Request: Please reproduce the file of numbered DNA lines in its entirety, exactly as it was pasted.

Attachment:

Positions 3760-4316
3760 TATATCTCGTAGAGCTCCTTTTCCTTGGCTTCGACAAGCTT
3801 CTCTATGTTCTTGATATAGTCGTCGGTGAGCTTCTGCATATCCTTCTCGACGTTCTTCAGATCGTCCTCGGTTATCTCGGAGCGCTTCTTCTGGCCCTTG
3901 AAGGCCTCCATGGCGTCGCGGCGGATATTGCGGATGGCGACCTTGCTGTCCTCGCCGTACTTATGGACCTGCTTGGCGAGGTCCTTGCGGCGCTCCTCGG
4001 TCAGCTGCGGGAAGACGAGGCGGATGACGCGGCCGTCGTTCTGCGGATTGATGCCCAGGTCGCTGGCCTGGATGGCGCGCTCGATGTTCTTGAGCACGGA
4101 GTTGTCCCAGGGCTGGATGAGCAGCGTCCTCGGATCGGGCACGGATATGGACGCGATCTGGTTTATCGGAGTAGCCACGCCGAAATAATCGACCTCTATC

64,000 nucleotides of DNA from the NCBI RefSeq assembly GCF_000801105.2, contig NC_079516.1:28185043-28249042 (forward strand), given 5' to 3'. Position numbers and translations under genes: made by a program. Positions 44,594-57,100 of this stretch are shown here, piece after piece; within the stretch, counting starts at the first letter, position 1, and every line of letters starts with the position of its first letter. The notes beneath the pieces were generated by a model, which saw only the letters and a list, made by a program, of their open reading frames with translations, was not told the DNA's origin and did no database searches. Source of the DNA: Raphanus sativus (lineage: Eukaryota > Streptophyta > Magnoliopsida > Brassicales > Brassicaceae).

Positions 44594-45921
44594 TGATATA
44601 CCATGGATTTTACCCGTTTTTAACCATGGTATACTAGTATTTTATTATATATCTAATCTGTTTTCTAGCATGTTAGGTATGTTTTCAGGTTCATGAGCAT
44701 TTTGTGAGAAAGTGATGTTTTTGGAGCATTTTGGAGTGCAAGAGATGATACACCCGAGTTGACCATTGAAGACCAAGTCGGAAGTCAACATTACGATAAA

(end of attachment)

Positions 3760-4316
3760 TATATCTCGTAGAGCTCCTTTTCCTTGGCTTCGACAAGCTT
3801 CTCTATGTTCTTGATATAGTCGTCGGTGAGCTTCTGCATATCCTTCTCGACGTTCTTCAGATCGTCCTCGGTTATCTCGGAGCGCTTCTTCTGGCCCTTG
3901 AAGGCCTCCATGGCGTCGCGGCGGATATTGCGGATGGCGACCTTGCTGTCCTCGCCGTACTTATGGACCTGCTTGGCGAGGTCCTTGCGGCGCTCCTCGG
4001 TCAGCTGCGGGAAGACGAGGCGGATGACGCGGCCGTCGTTCTGCGGATTGATGCCCAGGTCGCTGGCCTGGATGGCGCGCTCGATGTTCTTGAGCACGGA
4101 GTTGTCCCAGGGCTGGATGAGCAGCGTCCTCGGATCGGGCACGGATATGGACGCGATCTGGTTTATCGGAGTAGCCACGCCGAAATAATCGACCTCTATC

64,000 nucleotides of DNA from the NCBI RefSeq assembly GCF_000801105.2, contig NC_079516.1:28185043-28249042 (forward strand), given 5' to 3'. Position numbers and translations under genes: made by a program. Positions 44,594-57,100 of this stretch are shown here, piece after piece; within the stretch, counting starts at the first letter, position 1, and every line of letters starts with the position of its first letter. The notes beneath the pieces were generated by a model, which saw only the letters and a list, made by a program, of their open reading frames with translations, was not told the DNA's origin and did no database searches. Source of the DNA: Raphanus sativus (lineage: Eukaryota > Streptophyta > Magnoliopsida > Brassicales > Brassicaceae).

Positions 44594-45921
44594 TGATATA
44601 CCATGGATTTTACCCGTTTTTAACCATGGTATACTAGTATTTTATTATATATCTAATCTGTTTTCTAGCATGTTAGGTATGTTTTCAGGTTCATGAGCAT
44701 TTTGTGAGAAAGTGATGTTTTTGGAGCATTTTGGAGTGCAAGAGATGATACACCCGAGTTGACCATTGAAGACCAAGTCGGAAGTCAACATTACGATAAA